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Chicago police superintendent tells mayor he was drinking before being found asleep in car

Chicago's mayor said Friday that the city's top police officer told her he'd had "a couple of drinks with dinner" before he fell asleep at a stop sign while driving home, an incident that the chief contends was related to a change in his blood pressure medication. 

Superintendent Eddie Johnson told reporters he felt he might faint as he was driving home from dinner, so he pulled over to rest not far from his home in Bridgeport, Illinois, CBS Chicago reports.  Officers responded to a 911 call from a passerby reporting that someone was asleep in a vehicle at a stop sign.

Mayor Lori Lightfoot told the Chicago Sun-Times that she agreed with Johnson's decision to request an internal affairs investigation of the Thursday incident to assure the public he's not trying to hide anything about his actions.

"It was the right thing to call for an investigation..." Lightfoot told the paper. "We'll see how that plays itself out."

Sources told to CBS Chicago that Johnson admitted in a conversation with the mayor later on Thursday that he'd had "a couple drinks" before he was found passed out behind the wheel.    

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Chicago Police Supt. Eddie Johnson on Mon., March 20, 2017, discusses the disappearance of a 15-year-old girl who was seen during an apparent sexual assault recorded on Facebook Live. CBS Chicago

After the newspaper's report, department spokesman Anthony Guglielmi said in a statement that "While we have no indication of impropriety at this time, this question can only be answered by the internal affairs investigation."

Department rules prohibit police officers from drinking alcohol while on duty or in uniform, but it was not clear if Johnson was in uniform at the time. 

On Thursday evening Johnson told reporters that he was driving home at about 12:30 that morning, after having let his driver go home to his family, when he felt lightheaded. He said he pulled over and fell asleep.

The responding officers found Johnson slumped over but allowed him to drive home and did not administer a breathalyzer test or a field sobriety test. Johnson said officers do such tests only when a motorist appears impaired or officers smell alcohol or cannabis.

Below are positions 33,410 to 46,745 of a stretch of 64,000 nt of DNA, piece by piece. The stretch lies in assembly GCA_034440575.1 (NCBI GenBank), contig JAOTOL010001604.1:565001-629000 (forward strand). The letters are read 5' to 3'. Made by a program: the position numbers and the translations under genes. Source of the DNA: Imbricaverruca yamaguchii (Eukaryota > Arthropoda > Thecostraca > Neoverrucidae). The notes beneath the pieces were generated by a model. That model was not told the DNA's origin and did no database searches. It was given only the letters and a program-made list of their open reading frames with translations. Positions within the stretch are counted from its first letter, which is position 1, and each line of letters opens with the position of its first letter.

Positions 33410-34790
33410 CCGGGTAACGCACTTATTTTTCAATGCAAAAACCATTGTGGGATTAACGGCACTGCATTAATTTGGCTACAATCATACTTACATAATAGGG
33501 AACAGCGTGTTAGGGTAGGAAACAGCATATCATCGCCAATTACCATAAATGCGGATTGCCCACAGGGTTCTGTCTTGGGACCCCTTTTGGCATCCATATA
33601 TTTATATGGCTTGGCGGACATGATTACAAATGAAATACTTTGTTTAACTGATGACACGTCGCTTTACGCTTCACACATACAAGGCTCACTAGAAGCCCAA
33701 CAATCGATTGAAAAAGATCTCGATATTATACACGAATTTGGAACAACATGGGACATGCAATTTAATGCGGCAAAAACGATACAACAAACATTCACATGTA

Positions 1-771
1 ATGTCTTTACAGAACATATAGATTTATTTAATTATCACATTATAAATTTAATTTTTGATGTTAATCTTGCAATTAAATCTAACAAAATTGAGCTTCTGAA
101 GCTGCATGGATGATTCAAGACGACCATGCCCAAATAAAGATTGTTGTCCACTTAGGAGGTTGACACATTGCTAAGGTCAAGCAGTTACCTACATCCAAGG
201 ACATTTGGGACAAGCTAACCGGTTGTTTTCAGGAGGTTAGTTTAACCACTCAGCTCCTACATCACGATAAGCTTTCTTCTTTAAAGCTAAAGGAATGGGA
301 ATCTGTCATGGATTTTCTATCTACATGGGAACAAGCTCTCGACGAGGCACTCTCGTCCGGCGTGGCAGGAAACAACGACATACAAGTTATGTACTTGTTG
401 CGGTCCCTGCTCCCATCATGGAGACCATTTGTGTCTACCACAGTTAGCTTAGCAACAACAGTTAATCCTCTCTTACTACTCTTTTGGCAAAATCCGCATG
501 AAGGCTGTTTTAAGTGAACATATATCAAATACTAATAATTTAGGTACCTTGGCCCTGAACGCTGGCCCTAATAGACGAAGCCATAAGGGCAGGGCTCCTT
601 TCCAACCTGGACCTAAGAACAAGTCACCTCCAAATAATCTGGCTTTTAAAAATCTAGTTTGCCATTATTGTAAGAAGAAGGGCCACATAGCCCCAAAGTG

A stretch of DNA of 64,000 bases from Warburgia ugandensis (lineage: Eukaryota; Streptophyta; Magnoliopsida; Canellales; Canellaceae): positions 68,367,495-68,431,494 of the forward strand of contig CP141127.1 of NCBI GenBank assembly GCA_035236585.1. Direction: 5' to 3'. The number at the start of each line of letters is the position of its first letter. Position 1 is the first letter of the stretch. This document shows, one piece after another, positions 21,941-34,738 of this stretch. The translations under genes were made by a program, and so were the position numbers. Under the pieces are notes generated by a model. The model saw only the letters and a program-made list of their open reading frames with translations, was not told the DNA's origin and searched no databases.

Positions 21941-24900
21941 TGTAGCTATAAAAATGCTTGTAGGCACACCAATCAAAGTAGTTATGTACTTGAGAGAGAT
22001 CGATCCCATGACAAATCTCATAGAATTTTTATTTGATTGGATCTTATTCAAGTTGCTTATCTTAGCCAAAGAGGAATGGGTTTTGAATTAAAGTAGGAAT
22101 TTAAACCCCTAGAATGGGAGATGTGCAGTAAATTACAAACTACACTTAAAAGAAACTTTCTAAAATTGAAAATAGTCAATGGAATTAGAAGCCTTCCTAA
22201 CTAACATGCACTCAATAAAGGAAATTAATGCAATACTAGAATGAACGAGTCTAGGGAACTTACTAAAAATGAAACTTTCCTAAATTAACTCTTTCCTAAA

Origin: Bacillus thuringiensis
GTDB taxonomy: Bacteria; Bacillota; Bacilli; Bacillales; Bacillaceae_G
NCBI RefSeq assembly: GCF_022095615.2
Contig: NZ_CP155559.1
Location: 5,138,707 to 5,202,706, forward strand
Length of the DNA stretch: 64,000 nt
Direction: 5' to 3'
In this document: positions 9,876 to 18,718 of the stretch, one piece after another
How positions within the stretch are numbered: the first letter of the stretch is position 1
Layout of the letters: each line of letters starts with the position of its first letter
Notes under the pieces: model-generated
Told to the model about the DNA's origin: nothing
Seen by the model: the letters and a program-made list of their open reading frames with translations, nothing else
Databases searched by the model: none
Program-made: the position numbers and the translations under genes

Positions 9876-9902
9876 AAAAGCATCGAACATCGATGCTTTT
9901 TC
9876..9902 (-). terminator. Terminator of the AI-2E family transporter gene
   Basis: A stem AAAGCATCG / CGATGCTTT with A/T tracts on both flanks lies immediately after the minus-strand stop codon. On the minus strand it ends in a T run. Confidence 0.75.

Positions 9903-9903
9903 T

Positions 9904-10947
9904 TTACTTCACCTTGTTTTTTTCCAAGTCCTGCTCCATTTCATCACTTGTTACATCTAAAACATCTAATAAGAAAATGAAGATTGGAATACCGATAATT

He said the medical episode was the result of not following his doctor's orders.

"When he adjusted my medication, I took the old medication for high blood pressure, but I failed to put the new medication in," he said.

Johnson has had a series of health issues since taking the top post at CPD, CBS Chicago reports. In June, he was treated for a small blood clot that was found in his lung during a routine test.

In August 2017, he received a kidney transplant from his son. He fainted at an awards ceremony a few days after returning to work that October, after suffering a blood pressure issue.

When he fell ill at the 2017 news conference, a spokesman said he had taken blood pressure medication on an empty stomach and felt sick, but that the issue was not related to his kidney disease.

Johnson was diagnosed with kidney disease more than 30 years ago.

In her comments, Lightfoot said that Johnson told her about how he had just changed medication, and said she has "no reason to doubt" his account of what happened.

"We know he's had some medical issues," she told the Sun-Times. "He's on the other side of a kidney operation, which is obviously very, very serious. There have been some issues with high blood pressure, and so forth."

She also said that she knows from dealing with her parents that certain medications have side effects. "So I take him at his word," she said. 

She also did not condemn Johnson for drinking at dinner. "He's a grown man," she said. "He had a couple of drinks with dinner."

Johnson has been trying to restore public confidence in the department, which was shattered by the 2015 release of the now-infamous dashcam video of the fatal 2014 police shooting of black teenager Laquan McDonald. Both events occurred before he became superintendent. 

The investigation into Johnson will be handled by the public integrity unit within the department's internal affairs division, Guglielmi said Friday. That unit is comprised of officers who are detailed to the FBI and work out of the FBI's Chicago office.

"If they have any sense that there was any impropriety, they would refer the case to outside investigative agencies," Guglielmi added. 

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